Tamilnadu Investors Association – Investors Digest.
by Vivek Karwa, CFPCM
110114: Stock markets have started the New Year on a rough patch. Various news factors have been haunting the sentiments of the investors. FII’s have pulled out quite a significant sum of money since late December till date. The confidence among the domestic investors, both retail and institutional also has shaken a bit.
Indian market has been commanding premium compared with many other markets due to the growth story which India presents to the world. Not only Indian companies are expanding, lots of foreign companies are ready to set up show in our country due to the business prospects visible here. India remains to be largely a domestic consumption story since as a country we are not dependent on exports and growth and health of other countries. We as a country have enough population to consume a major chunk of what we produce.
Any emerging economy like ours is bound to have inflation a bit on the higher side but the latest figures of more than 18% have shaken a lot. Inflation is the biggest enemy of growth and this has to be tackled on war footing by the government. At what ever rate we grow, high inflation does not improve the standard of living of people since the rising prices do not allow them to create any wealth and this high rate of inflation nullifies what ever growth we have been achieving.
A higher inflation does not allow people below the poverty line to rise above since though their earnings may have gone up everything is spent of buying the essential products. A higher inflation does not even let government bring down the fiscal deficit and that is absolutely what we are witnessing now and the investors are in a tizzy of the deficit which may miss the budget target. Rising fiscal deficit and the rising inflation have made the investors shun the markets as of now.
Not much has happened yet and clear policy decisions will help the government tame the food inflation which in particular is hurting all. Consumers can at some point of time do away with other products but food is something which has to be spent for at any cost.
The general expectation in the market is that the reserve bank may increase rates by 50 to 75 basis points. The recent IIP number of 2.7% shows that the growth is not that robust and a rate hike may slow down it a more. Hence we feel RBI may take a mid path by which it can control inflation a bit without hurting the real growth. World Bank has predicted that India may outpace China in GDP growth in the year 2012 itself which is a great positive news for domestic investors to take advantage of the current correction and start investing atleast in tranches so that they do not miss the next upmove.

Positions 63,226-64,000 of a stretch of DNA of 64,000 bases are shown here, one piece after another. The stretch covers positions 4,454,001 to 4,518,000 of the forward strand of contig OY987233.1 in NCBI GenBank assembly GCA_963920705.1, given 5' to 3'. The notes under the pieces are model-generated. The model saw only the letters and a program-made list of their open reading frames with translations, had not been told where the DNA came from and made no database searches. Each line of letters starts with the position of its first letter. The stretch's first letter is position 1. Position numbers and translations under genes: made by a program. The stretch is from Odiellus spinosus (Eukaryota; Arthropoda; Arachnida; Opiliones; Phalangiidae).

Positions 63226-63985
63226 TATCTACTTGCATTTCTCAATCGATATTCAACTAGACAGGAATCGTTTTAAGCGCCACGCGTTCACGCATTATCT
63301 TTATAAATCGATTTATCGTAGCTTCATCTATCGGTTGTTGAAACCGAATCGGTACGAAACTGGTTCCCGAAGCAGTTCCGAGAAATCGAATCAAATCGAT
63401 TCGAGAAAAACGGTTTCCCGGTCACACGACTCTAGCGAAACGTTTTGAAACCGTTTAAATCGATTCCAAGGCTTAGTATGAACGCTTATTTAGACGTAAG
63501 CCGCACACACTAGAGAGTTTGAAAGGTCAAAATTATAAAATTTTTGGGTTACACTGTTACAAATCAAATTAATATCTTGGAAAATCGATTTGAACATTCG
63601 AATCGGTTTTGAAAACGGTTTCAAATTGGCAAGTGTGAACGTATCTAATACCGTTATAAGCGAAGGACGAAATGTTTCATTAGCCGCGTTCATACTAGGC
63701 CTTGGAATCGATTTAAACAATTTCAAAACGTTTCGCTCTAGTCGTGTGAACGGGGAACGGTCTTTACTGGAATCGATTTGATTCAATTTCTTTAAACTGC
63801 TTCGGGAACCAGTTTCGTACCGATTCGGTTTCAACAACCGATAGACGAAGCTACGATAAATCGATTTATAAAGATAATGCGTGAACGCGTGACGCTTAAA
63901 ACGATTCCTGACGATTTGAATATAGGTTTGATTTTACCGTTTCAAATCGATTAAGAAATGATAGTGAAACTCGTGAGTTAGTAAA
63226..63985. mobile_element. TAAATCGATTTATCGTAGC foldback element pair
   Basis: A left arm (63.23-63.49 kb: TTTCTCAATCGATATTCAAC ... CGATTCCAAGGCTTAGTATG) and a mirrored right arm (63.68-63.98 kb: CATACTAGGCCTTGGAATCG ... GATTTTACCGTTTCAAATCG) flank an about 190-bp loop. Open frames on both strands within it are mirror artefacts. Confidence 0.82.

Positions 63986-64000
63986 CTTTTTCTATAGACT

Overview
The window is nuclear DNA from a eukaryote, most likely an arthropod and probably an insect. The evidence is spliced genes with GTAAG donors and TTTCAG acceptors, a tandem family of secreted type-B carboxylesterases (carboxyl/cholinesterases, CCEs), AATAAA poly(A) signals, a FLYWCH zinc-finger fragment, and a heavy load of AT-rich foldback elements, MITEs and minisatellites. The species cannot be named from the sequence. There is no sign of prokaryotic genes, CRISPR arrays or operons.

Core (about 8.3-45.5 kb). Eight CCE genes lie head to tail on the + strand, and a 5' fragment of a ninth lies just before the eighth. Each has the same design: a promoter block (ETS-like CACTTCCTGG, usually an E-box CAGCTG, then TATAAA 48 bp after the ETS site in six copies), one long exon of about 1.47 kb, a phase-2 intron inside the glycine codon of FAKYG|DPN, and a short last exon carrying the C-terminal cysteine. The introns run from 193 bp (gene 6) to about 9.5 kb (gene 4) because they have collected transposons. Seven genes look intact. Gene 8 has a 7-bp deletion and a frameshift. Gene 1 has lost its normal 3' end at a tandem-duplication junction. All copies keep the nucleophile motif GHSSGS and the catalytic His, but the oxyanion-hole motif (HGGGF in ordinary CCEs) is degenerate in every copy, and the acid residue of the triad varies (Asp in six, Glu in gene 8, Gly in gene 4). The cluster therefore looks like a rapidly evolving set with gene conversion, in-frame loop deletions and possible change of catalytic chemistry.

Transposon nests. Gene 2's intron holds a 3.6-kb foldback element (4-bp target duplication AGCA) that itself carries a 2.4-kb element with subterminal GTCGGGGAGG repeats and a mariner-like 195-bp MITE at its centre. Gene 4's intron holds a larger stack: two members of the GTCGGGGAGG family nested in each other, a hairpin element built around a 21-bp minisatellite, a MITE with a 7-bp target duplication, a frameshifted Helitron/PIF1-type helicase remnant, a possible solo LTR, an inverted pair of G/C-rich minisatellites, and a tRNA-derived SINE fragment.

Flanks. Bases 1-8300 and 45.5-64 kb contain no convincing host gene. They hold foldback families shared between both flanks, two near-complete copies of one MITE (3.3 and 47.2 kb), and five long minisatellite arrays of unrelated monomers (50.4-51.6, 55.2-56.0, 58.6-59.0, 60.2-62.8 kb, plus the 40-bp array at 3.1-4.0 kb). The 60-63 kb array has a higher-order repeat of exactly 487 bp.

Sensex had posted an EPS of around Rs.838/- in the year 2010. We assume that India may continue to command premium and India may continue to trade at a PE of 23. Assuming a growth of 15% in Sensex EPS at a PE of around 23 the index should trade around 22200 in the first half of 2011 and considering an aggressive growth of 20% we may trade and end the year 2011 around 23100. During the last quarter of 2011 we may start factoring in earnings of 2012 and at a PE of 20 we may trade around 24000. Hence fundamentally we can presume that ending 2011 in a range of 23100 – 24000 is a possibility provided we do not witness a political instability.
Technically we feel a range of 23200 – 24600 can be possible in 2011. The first support for the index comes in the range of 18800 – 18600 and if these levels are not held on by the market then the second support is in the range of 17300 – 17000.
By the targets mentioned above it is clear that we are not over optimistic and aggressive on the markets and hence buying the right stocks would be difficult task in this scenario. One has to be very very choosy.
Disclosure:- It is safe to assume that the author may have interest in the sectors recommended in this news letter. Seeking personal advice from your Financial Advisor is recommended before acting on any of the substance given herein. The numbers, figures, etc., presented may have been taken from various sources.
*Vivek Karwa is a Management Committee Member of TIA but the views mentioned are of his own and not necessarily that of TIA.